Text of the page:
Why should they be interested in your product? How does it fit in with the industry? What are the trends going on right now?
If you have call-to-action options to complement these sorts of ideas, it can turn your blog traffic into leads for purchase. Additionally, having blogs as a means of branding will mean one more indexed page on your website, which is one more opportunity for you to show up in search engines, therefore driving traffic to your website organically. Regular blogging shows that your website is active, encouraging users to check in on fresh content, and therefore your products.
Sharing non-sales content is an option for some channels. Since these platforms are inherently sociable, the content doesn’t always have to be strictly business-related. If you’re going to use GIFs of funny clips, that’s fine, but make sure it’s relevant to your company ethos in some way. Sharing news and stories shows you’re not just interested in yourself, but that you’re part of the digital community.
4. It’s the most enterprising way to recruit new talent.
As well as reducing cost to hire, social media can be effective in sourcing new talent: 70% of managers say they’ve successfully hired with social media. LinkedIn is often the first port of call to do so, merely because it’s the most professional social media platform. You should demonstrate that you’re actively recruiting within the first 200 characters of your summary, as those who don’t use LinkedIn yet can only see the immediate parts of your company profile.
Using social media to recruit employees is also another way to let them know who you are as a brand. You can invite your current audience (who’ve already shown an interest in you) to be part of the team, as well as expanding your outreach with those who might not necessarily know who you are yet, but have found you on search engines. And, you can experiment with your recruiter angle in a creative way. What’s it like to work at your organization? What makes your company culture unique? Can you offer development training? How do you fit into the industry around you? These are notions to intrigue potential candidates, making your company interesting and modern – somewhere you’d want to work.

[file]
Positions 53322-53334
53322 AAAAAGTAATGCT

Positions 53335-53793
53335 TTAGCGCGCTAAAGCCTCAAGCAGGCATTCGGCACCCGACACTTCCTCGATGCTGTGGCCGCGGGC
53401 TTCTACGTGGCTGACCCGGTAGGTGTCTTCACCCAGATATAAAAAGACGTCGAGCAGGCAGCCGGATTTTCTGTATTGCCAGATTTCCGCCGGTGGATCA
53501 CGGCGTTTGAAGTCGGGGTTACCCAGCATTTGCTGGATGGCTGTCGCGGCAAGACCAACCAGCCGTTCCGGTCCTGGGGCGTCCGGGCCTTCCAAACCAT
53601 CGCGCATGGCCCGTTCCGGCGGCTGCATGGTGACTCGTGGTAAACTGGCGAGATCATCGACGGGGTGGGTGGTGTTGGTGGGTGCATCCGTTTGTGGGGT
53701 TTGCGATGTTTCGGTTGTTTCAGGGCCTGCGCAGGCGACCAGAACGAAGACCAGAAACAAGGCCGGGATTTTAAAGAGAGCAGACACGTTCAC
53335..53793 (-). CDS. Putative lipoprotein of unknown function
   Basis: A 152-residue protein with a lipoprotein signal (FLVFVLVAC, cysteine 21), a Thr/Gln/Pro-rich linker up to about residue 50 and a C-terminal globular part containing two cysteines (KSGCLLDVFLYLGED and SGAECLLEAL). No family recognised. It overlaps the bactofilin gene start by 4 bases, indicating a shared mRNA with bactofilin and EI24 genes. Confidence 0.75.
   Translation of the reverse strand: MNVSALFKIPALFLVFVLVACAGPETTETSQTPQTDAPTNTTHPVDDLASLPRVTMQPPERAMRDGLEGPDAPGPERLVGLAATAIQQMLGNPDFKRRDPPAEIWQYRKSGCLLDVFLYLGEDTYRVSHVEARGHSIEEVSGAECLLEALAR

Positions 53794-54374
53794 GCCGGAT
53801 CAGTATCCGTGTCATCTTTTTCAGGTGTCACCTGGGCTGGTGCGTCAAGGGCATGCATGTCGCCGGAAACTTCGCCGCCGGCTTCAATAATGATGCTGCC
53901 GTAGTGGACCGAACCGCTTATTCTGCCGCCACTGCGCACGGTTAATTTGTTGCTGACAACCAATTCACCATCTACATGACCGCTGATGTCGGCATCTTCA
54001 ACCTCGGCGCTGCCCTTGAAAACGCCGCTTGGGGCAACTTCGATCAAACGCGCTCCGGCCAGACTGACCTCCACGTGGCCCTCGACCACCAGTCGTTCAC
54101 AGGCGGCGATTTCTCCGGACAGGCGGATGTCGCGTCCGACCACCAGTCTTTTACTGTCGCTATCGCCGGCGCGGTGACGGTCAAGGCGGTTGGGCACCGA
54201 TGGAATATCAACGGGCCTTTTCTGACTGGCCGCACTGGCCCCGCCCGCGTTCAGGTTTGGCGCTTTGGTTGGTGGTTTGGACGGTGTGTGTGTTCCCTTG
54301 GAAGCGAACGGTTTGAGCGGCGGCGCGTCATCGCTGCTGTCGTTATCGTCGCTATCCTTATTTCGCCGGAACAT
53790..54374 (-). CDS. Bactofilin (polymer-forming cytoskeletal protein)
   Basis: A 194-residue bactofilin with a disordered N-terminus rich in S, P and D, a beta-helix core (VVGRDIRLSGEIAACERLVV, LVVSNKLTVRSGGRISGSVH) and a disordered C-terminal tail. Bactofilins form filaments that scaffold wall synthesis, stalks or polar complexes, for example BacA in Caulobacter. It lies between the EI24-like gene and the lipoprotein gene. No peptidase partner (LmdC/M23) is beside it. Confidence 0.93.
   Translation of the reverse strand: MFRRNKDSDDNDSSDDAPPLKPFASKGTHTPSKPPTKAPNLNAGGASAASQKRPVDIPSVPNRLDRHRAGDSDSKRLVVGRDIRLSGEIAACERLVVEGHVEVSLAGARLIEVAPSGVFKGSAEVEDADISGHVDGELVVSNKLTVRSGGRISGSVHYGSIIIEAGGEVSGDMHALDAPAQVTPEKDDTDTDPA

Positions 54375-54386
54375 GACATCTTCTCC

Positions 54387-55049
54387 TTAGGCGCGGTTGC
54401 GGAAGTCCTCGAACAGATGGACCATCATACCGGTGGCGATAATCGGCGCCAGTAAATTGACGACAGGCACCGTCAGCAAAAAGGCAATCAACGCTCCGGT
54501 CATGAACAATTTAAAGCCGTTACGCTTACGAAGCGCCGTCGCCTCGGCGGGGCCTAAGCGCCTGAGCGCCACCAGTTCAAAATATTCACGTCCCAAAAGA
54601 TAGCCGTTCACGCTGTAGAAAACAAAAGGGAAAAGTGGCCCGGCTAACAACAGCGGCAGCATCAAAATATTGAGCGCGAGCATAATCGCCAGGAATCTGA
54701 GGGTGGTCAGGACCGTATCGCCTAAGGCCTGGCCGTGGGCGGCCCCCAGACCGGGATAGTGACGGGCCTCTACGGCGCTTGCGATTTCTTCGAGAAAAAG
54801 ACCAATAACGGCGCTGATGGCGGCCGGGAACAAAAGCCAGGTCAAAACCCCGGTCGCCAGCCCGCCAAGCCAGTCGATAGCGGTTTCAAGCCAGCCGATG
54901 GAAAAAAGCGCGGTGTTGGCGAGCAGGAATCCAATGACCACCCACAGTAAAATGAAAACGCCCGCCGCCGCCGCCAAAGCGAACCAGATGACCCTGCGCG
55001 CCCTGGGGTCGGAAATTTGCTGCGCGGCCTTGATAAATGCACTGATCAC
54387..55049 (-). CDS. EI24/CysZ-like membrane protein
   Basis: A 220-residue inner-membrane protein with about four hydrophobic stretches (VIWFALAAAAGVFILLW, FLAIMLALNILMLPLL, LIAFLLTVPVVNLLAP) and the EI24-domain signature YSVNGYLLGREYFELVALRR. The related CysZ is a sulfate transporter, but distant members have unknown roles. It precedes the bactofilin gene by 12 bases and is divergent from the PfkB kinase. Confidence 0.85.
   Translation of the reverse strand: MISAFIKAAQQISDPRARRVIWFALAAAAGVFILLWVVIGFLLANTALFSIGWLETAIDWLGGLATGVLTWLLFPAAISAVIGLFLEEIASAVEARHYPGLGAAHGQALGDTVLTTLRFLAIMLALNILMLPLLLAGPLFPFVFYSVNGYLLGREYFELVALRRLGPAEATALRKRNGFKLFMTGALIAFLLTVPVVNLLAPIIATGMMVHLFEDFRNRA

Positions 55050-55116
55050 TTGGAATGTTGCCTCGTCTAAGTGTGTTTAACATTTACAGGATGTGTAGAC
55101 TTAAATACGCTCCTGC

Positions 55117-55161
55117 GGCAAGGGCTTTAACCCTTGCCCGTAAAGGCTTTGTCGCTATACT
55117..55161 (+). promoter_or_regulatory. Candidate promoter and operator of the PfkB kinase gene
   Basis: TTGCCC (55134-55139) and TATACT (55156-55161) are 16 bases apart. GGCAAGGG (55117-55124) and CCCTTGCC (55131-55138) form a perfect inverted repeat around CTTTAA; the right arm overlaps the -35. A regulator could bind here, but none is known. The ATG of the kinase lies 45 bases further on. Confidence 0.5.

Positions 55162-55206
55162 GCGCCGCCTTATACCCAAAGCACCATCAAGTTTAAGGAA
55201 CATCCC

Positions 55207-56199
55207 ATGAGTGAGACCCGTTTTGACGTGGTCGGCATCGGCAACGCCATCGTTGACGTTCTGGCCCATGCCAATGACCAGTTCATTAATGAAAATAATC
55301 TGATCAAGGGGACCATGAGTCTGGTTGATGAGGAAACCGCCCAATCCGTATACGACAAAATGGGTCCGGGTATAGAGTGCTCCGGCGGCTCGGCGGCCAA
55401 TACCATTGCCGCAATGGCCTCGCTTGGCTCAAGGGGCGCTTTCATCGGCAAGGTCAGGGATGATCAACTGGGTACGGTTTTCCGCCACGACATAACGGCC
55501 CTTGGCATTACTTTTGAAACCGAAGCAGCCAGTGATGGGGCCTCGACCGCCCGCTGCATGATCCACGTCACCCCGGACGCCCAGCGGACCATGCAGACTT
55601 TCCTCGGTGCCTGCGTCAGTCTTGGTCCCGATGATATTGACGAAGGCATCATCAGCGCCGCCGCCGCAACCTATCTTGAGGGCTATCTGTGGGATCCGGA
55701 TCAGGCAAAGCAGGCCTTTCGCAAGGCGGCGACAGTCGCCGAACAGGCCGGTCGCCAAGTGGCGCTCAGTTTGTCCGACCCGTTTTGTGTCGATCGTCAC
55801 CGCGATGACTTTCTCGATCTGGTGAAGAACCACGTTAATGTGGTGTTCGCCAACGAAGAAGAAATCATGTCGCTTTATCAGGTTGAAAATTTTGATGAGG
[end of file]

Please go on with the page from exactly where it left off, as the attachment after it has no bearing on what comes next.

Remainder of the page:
5. It ignites interest for investor relations.
Although not as publicized as the successes of social media for marketing and PR, some 80% of institutional investors regularly use social media. As a business, you want to give the impression that you’re informed on the same issues that your investors are, which should give you the right direction for campaigning new content. Social media is an excellent source to do this. It’s important to consider all other stakeholders who could potentially have an impact on your reputation, such as regulators and journalists. If you use monitoring analytics to follow what they’re posting, you’ll never be out of the loop.
As we’ve mentioned already, LinkedIn is the ideal channel for sharing your most corporate content. As a result, managing your strategy for business-related posts can establish a following of professional investors. Twitter, on the other hand, is great for live-earning posts, such as Q&A sessions, which can point followers to investor-related corporate announcements.
In the end, utilizing these (free) digital platforms will enhance your business, if done well. Whether it’s driving traffic through SEO or finding new employees, the majority of businesses around the world are discovering uses for social media as a contributor for success and growth, and you can too.